Emma Watton, WCA Intern
15/10/2016: Lost in Translation
After spending my first week on the boat and getting to know the people and the area, I came to the conclusion that spreading the message of the #neteffect to passengers on board was going to be a challenge. The majority of passengers were Argentinian and spoke no English – and I did not speak Spanish. I needn’t panic though as my fellow intern Kevin arrived and I felt I had that little bit more confidence with a sidekick (who also didn’t speak Spanish!). After some discussion we decided that beach cleans were an effective way to get people’s attention and as for passengers on the boat, we had to work with what we had and aimed to talk to as many English speaking passengers as possible.
This week I finally met with Romina Botazzi, one of the owners of the company. We discussed the #neteffect and ideas about how to raise awareness and also the problems we were facing with the language barrier. Kevin then headed out on the next trip with Romina, on his return he told me how Romina had spoken to everyone on board in Spanish about the campaign and in turn everyone cheered and clapped Kevin for his work! Brilliant result! Over the next couple of days, Romina continued to introduce me and Kevin to the people on board and this even encouraged some Argentinians to practice their English and ask me questions about what I was doing on the campaign.
One particular day this week I went on a trip and there happened to be two girls from England called Anna Hickman and Kendal Archer – my first English passengers!! Obviously I spoke with them about the campaign and they couldn’t have been more interested! It really makes me happy to meet people who are as enthusiastic as I am about it. As it turns out Anna works for the Climate News Network whose stories get picked up by the likes of The Guardian, and they were currently doing an article on whale entanglement. I gave her as much information as I could on the campaign and got her in touch with Dylan Walker (WCA CEO)… It’s amazing to think that just by talking to that one person, the message of the #neteffect can be spread to so many others… This coincides with Rose Anne’s earlier blog post about the ripple effect; I think she hit the nail on the head with this.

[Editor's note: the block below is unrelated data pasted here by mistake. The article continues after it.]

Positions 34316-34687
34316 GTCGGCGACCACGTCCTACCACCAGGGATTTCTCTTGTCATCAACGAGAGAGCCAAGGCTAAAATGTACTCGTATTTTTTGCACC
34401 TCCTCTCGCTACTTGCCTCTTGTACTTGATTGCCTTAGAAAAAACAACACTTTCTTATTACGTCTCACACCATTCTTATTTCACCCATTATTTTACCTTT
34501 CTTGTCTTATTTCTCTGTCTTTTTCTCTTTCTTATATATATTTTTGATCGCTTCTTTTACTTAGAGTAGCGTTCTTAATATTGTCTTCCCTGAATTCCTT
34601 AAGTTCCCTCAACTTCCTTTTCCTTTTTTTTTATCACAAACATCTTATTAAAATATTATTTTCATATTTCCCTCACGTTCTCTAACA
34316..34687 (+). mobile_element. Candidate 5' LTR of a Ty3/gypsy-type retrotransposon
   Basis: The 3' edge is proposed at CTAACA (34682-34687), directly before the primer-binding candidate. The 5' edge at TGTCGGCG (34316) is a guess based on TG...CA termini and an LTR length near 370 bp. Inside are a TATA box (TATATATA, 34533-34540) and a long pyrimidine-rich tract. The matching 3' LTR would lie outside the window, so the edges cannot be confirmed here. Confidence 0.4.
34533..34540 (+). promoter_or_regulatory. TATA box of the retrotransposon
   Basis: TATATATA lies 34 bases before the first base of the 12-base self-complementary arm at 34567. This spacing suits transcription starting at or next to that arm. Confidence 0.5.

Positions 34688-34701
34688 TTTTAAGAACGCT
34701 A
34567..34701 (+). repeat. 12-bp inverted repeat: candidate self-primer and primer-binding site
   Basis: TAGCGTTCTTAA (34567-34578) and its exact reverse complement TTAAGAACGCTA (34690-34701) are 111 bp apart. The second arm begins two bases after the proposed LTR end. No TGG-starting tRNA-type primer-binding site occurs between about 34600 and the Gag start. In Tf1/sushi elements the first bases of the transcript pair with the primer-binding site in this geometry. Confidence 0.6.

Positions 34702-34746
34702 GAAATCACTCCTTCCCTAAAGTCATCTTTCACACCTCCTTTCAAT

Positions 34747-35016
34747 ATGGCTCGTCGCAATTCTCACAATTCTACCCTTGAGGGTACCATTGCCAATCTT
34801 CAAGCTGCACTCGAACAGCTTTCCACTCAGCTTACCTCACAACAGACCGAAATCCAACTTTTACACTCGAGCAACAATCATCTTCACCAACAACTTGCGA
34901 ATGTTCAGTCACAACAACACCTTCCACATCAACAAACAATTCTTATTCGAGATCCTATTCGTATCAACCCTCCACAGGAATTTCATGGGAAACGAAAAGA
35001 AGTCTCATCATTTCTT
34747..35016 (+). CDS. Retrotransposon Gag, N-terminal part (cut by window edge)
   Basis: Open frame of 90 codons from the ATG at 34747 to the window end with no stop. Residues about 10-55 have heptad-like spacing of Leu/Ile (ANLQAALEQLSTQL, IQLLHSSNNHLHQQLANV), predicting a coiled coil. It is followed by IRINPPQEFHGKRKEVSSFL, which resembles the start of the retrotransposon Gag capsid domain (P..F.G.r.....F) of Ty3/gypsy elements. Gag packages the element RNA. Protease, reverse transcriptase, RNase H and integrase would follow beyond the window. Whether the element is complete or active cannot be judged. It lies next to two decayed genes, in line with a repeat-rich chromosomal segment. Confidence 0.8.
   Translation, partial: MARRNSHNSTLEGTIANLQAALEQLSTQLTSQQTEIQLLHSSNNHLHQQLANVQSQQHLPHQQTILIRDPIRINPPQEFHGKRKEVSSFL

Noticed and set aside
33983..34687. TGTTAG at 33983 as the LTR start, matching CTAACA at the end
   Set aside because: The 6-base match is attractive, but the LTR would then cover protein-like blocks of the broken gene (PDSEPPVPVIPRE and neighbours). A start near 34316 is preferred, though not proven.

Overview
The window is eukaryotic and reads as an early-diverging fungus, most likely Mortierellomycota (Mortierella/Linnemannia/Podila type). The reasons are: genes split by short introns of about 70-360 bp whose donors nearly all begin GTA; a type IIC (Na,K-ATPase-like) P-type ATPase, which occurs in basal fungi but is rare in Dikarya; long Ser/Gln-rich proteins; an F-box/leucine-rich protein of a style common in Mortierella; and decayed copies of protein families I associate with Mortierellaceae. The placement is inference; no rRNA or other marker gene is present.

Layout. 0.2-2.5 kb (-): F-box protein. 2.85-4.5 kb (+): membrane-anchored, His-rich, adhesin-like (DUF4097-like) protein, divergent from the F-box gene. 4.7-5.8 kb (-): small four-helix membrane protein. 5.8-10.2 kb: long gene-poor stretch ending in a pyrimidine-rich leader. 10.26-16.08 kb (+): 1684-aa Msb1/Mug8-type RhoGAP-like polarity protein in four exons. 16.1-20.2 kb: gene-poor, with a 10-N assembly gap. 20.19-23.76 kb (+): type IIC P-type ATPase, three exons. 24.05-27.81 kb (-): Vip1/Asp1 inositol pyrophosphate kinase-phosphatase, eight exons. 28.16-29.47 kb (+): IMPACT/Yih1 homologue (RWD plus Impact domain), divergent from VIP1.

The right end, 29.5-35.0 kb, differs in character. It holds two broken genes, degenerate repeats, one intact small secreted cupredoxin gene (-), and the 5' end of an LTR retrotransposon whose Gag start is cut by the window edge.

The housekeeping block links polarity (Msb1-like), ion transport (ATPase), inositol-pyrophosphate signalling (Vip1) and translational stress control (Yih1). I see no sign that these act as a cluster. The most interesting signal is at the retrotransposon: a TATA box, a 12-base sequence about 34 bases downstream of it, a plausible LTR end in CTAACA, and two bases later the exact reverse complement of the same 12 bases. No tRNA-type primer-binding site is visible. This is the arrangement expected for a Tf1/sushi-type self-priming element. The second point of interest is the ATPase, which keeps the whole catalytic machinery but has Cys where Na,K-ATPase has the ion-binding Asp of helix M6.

A little about the Southern right whales… What can I say? These animals are incredible, fascinating and majestic and the more I see them the more I fall in love with them. I may be bias but I think I’ve ended up in the best place in the world to see these whales. They can be so curious with the boats and often approach us, coming so close that if you reached out your hand you could probably touch them. This curiosity however, is what nearly drove the species close to extinction in the years when whaling was a legal activity; it also gives the whale its name as the whalers used to say they were the “right whale” to kill as it was so easy for them to do so. It makes me happy to know this species is now increasing approximately 7-8% per year.
My first couple of weeks here may have started slowly but day by day I feel confident that the campaign is growing; with more social media output, support from all the staff at Tito Bottazzi, increasing public outreach and more and more beach cleans, I really feel this thing is going somewhere.